Helen was born in Grand Rapids, Michigan, on the 16th day of November, 1929, a year that would go down in infamy for reasons other than Helen’s arrival on the planet. Her parents were Seth and Leta (Meachum) Louks. She was the youngest of five siblings that included Gordon, Thelma, Geraldine, and Wanda. She was baptized into the Christian faith on April 21, 1946, at Southlawn Church of God by Rev. John Denchfield. Helen received her education in the Godwin Heights Public Schools, graduating with honors in 1947. Later that same year, on September 12th she married Dennis (Bud) Smith, a returning sailor from the Pacific fleet, following WWII. They were married at Southlawn Church of God, Rev. Denchfield presiding. Lifelong friends Bill and Jaylene Beatty stood with them. Together, Helen and Dennis became parents of Dennis Jr., Linda, Rodney, and Faith. Though a rocky marriage for many years, Helen and Bud found a special closeness over the closing years of Bud’s life, sharing scripture together and rediscovering the love that brought them together.
During the early years of their marriage, Helen and “Bud” partnered in owning and operating “Smitty’s Little Gem Café,” a small, mom-and-pop restaurant across from a General Motors metal fabrication factory. Their primary clients were the shop workers who loved Bud’s meatloaf, day-old chili, and home-made apple pies. With the advent of a factory cafeteria and McDonalds, the café languished. Bud joined the labor force in the factory and Helen went on to find employment and vocational fulfillment as a teacher’s aide in Godwin and Kellogsville Public Schools. She particularly enjoyed helping the children of resettled Vietnamese refugees with learning English and math.
Helen had a gift for art and music, qualities liberally passed on to her daughters while somehow skipping her sons. She loved to sing and for many years both sang in and directed the Southlawn Church choir. She also enjoyed singing with the Wyoming Chorus, a group well known for popular and patriotic programs. In addition to art and music, Helen loved camping. Parking their camping trailer in a choice Lake Michigan campground was the height of her summer joy. Later Helen and Bud invested in a cottage-home on Indian Lake where they hosted family and friends for several years.
Helen loved animals and over the years several of them, dogs, cats, and one parakeet, shared limited living space with the human family. Skippy, a Lothario of a beagle, got the prize for longevity, but her constant companions in later years were her cats, Misty and Buster.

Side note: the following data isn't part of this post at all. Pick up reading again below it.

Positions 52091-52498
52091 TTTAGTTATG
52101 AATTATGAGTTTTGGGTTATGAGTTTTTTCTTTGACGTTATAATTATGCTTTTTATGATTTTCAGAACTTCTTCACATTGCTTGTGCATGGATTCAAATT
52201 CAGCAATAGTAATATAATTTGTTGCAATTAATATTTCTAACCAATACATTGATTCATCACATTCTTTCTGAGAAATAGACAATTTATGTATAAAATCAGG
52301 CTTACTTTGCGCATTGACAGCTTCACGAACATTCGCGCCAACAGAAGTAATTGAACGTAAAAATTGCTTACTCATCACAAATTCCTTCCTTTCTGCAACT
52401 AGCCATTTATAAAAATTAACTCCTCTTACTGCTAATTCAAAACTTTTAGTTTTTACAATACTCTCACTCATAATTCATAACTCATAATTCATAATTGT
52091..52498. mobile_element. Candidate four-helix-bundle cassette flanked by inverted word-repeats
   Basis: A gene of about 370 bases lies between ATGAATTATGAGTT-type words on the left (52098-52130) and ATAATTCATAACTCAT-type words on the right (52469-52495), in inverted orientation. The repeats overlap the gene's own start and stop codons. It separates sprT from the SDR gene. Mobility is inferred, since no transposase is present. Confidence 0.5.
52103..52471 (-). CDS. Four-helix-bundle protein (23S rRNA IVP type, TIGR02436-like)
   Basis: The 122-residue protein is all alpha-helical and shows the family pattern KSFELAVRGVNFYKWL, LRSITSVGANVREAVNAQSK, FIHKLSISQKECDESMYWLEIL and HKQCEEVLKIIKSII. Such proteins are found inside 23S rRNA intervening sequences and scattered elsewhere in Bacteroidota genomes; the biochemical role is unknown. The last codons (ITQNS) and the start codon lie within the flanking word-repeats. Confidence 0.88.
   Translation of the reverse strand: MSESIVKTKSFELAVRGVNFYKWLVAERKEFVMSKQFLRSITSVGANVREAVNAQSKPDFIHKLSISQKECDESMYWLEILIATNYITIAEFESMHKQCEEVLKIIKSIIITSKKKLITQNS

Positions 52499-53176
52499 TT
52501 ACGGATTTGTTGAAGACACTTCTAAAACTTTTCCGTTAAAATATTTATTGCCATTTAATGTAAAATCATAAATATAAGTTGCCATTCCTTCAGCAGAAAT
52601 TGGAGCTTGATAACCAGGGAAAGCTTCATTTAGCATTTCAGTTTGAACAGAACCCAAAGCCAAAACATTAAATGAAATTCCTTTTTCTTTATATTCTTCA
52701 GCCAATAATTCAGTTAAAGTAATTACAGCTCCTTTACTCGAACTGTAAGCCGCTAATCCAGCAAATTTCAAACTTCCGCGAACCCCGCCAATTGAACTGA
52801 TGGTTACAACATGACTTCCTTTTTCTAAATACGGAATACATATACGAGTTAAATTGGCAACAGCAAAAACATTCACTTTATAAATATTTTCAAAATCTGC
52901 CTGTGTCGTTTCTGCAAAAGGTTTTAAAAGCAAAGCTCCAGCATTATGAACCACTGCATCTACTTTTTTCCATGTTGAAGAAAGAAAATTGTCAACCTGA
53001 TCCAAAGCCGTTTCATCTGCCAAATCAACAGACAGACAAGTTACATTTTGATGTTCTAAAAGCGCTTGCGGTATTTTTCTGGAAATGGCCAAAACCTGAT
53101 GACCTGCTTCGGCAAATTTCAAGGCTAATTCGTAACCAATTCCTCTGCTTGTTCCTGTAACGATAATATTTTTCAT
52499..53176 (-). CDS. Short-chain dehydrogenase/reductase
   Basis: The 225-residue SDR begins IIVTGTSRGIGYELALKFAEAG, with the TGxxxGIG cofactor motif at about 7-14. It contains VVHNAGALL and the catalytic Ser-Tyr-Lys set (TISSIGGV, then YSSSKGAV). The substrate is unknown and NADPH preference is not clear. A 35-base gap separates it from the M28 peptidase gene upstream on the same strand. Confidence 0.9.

In 2009, Helen became one of the longest-term residents of Carveth Village in Middleville, Michigan, an assisted living facility that provided graduated care for seniors. The family thanks the good folks at Carveth for their ongoing attentiveness to Helen’s physical and emotional well-being, especially during the final days of her life. Special thanks go to Jamie Holes, who made possible weekly ZOOM visits, along with face-to-face visits when possible during this year of covid.
Helen Smith died on the 30th day of May, 2021, at the age of 91 years (she kept saying 92). She is preceded in death by her parents, her husband, Dennis, her daughter, Faith Hughes, her granddaughter Jamie Smith, and all of her siblings. She is survived by her children, Dennis Jr.(Paula) Smith, Linda (Paul) Pomeroy, and Rodney (Mary) Smith. She is also survived by her grandchildren: Timothy (Kelley) Smith, Joshua (Rita) Smith, Adam (Janine) Smith, Natalie (Phil) Rohr, Rob (Heather) Hughes, Jason Pomeroy, and Leta (Nathan) Walton. In addition, she is survived by great-grandchildren: Lily, Gwendolyn, and Owen Crowder-Smith, Gabriella and Jack Smith, Austin and Jacob Hughes, and Beckett and Leslie Walton.
May God, in God’s mercy, receive his servant, Helen Smith, into the arms of everlasting love and bring comfort and peace to those who mourn her.
Funeral services will be held Saturday 11 am at Stegenga Funeral Chapel, 3131 S. Division Ave, Wyoming, with Pastor Richard Alcumbrack officiating. Burial Garfield Park Cemetery. Relatives and friends may meet the family for visitation one hour prior to the service.
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